>         A way to solve this would be to have a transaction identifier
>         into each
>         object descriptor, that is incremented each time the object's
>         internal
>         state is altered (e.g. removal/insertion of some element
>         from/to the
>         pendq and so on).
>
> This works as long as the object descriptor itself can _not_ be
> deleted in the mean time.
>
> IOW, "object->current_rev != prev_rev" makes sense only if "object"
> remains to be valid.
>

This is the purpose of revalidating the object, step 6a.


arghh.. I missed 6a as I was looking at Jan's code and applied it to other cases "as is".
And the register  would be a source of information on this step.


This whole discussion makes me think that if we want to go down the path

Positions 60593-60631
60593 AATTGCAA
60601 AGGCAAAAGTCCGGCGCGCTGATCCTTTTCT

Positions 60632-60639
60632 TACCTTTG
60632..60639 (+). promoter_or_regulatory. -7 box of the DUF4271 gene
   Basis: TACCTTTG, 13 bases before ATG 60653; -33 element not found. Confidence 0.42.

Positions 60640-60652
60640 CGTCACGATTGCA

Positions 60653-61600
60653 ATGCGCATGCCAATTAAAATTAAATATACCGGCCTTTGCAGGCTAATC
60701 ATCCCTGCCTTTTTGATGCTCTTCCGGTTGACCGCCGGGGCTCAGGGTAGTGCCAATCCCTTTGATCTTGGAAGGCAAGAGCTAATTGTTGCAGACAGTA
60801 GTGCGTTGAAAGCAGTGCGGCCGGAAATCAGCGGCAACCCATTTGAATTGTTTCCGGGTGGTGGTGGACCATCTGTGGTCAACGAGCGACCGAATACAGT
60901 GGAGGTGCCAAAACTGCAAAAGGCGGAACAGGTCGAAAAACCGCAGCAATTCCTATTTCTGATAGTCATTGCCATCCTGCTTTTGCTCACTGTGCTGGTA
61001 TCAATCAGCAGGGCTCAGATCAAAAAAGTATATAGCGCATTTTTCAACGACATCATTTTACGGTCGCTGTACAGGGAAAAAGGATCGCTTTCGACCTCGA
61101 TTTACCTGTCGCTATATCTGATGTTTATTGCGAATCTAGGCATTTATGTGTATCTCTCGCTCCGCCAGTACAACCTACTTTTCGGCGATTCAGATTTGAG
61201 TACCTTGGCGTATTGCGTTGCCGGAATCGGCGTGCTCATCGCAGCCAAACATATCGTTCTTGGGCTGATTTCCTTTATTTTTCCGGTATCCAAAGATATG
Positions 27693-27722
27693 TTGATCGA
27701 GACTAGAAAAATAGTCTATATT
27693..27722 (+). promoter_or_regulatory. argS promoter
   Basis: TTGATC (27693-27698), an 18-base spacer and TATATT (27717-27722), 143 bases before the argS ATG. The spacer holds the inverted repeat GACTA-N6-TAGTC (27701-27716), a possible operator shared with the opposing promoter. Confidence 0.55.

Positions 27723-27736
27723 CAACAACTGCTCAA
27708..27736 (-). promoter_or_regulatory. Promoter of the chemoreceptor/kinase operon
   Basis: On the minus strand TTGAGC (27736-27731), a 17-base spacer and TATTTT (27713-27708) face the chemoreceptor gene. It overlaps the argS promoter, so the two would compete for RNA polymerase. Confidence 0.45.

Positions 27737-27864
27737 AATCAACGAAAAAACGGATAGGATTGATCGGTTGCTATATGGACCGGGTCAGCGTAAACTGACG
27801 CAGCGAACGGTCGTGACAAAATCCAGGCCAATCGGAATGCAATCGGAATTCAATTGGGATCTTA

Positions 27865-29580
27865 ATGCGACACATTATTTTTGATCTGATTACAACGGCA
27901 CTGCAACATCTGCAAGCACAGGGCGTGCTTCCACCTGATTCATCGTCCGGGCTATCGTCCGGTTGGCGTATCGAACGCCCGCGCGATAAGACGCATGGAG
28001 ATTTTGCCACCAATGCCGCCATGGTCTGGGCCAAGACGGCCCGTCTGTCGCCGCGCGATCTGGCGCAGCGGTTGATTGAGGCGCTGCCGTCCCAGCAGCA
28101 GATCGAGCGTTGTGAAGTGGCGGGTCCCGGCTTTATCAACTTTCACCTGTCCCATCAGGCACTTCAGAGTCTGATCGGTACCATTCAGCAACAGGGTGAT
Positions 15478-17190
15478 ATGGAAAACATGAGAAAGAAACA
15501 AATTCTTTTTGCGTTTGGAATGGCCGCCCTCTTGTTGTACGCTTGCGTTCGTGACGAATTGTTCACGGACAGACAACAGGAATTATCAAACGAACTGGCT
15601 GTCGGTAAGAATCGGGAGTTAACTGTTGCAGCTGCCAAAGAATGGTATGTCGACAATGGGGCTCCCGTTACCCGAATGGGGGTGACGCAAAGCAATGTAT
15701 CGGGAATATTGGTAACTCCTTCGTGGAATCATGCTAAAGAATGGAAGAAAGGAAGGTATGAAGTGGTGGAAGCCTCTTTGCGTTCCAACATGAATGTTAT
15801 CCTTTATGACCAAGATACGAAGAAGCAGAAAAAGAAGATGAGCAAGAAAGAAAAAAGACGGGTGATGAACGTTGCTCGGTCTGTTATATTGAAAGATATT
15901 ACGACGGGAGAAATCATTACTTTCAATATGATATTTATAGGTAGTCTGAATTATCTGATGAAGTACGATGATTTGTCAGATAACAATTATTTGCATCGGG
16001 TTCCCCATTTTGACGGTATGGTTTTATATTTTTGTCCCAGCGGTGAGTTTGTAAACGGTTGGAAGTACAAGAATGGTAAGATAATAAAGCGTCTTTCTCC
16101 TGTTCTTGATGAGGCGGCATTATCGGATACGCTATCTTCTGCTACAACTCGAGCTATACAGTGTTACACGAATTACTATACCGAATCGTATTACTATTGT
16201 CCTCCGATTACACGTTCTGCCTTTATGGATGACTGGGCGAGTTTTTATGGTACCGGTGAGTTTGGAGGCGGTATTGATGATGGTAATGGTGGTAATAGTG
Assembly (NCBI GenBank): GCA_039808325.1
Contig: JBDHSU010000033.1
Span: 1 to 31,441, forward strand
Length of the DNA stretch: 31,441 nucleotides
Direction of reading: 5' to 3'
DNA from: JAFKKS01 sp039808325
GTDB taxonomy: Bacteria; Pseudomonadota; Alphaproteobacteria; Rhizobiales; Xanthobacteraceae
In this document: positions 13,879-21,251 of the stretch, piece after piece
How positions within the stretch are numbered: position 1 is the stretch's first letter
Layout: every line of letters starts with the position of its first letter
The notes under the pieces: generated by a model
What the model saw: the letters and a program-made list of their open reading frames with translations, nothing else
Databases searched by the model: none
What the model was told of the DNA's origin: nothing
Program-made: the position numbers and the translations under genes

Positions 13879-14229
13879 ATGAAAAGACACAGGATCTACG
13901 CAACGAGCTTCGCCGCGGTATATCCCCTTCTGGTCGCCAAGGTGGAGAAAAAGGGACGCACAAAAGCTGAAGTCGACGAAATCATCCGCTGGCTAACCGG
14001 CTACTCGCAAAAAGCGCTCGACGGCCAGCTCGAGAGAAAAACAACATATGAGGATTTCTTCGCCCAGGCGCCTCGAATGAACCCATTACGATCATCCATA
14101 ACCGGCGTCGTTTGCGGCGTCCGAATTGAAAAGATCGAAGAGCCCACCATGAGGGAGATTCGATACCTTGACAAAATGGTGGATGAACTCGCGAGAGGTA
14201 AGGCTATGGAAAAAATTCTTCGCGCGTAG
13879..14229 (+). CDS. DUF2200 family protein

of providing a generally safe and latency-aware support for the /proc
routines, we should definitely define some common mechanisms to
implement them, typically in the registry code.

Yep. Actually, the register may likely do both 6a and 6b steps. e.g. a revalidation descriptor is stored in "xnobject" and something like xnregister_object_changed(handle) should be called when the object's internal state changes... just the very first idea and maybe not the best one.
 

--
Philippe.


--
Best regards,
Dmitry Adamushko

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